Slowly, land was procured around this office park (if you will); at this point it was still kind of an industrial yard, but the land was procured around it, and then new buildings were put together. So what ended up happening – and we actually have one lot left still that we’ve gotta do something with… But what you have is steel in some of these buildings that’s old, old, old; probably from the ’50s or older. It was used for the coverings of the roofings for these trucks, where these trucks would pull in, or where they’d store stuff like hay, or whatever it is that you could come up with. Those were enclosed, the steel stayed, but everything else changed.

Then you’ve got also got new buildings that came out of nowhere, that are all around it. So at the end of the day you have this hodge-podge of things, but the land value made sense for all of it, and the structures were there for you to build onto it. And because of the way that the ordinances were written, you didn’t have to go through some of the guidelines that you might normally have to when you’re getting plans approved, because technically this was a remodel of existing structures versus brand new plans, brand new footings, and slabs, and all of that. So I would say that’s probably the most interesting project, but it has not been disposed of yet. That’s something that I’m pushing for right now, and if we do, that will probably tie back into my conversation about the Wall Street guys and needing to spend money, because I really think that’s the best route to go with that.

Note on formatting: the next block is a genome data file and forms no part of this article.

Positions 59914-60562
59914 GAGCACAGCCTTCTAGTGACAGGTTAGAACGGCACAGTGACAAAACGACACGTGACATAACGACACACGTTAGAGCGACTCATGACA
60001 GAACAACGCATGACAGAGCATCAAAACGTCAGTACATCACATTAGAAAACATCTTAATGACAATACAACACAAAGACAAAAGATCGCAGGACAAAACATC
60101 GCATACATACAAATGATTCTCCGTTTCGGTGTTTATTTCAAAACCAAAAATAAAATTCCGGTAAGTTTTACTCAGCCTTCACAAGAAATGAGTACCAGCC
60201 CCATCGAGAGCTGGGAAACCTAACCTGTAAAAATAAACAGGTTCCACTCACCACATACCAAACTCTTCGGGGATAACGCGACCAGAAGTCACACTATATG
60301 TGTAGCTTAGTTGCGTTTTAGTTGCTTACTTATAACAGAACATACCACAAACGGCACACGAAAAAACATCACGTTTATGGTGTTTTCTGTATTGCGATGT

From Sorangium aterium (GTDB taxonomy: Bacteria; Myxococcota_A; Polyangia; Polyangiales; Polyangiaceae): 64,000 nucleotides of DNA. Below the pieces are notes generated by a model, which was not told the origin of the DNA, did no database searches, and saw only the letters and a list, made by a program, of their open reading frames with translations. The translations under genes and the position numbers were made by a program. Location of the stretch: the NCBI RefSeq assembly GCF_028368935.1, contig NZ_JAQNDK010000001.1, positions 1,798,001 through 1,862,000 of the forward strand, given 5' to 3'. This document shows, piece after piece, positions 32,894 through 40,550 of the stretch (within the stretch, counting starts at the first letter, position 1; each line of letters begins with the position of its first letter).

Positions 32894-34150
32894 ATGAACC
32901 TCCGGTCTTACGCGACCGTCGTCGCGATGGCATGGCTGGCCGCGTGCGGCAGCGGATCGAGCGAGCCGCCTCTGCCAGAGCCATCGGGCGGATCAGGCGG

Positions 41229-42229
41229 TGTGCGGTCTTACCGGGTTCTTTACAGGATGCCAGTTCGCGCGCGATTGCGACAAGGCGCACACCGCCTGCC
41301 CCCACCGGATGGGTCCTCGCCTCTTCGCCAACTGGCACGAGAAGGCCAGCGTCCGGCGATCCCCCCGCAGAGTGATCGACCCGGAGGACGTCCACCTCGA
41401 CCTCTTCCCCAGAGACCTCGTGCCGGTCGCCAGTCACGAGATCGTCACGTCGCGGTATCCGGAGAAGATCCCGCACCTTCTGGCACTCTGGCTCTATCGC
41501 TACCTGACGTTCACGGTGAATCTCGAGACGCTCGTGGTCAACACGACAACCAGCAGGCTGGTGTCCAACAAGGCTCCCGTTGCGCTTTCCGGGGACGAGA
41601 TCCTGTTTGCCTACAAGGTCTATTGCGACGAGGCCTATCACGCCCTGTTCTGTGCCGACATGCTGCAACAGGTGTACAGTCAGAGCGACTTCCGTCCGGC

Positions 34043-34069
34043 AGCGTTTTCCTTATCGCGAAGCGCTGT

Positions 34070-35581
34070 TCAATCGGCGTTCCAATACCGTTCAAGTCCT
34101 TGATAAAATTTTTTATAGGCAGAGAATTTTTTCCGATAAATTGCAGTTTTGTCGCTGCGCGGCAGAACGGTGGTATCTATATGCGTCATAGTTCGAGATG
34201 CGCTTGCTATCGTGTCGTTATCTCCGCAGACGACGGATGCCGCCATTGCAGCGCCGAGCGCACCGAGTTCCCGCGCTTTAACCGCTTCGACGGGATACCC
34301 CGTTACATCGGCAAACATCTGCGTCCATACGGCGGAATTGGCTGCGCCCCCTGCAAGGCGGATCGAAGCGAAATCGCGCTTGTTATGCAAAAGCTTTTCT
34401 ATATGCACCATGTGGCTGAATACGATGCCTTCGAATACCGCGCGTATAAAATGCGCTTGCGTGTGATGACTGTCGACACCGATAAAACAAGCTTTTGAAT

And that park – for you to wrap your mind around – the total gross leasable area would be probably 230,000 square feet. So it’s not a huge thing…

Joe Fairless: But not small either.

Alex Brodowski: …but it’s certainly not tiny.

Joe Fairless: Yeah. What’s your role in that?

Alex Brodowski: My role in that is actually at this point procuring the buyer. But before that it was tenanting, pulling in tenants.

Joe Fairless: And for someone who hasn’t done that – found tenants for an office park that was certainly a non-traditional office park – what are some challenges in that, and then how did you overcome it to get the tenants in there?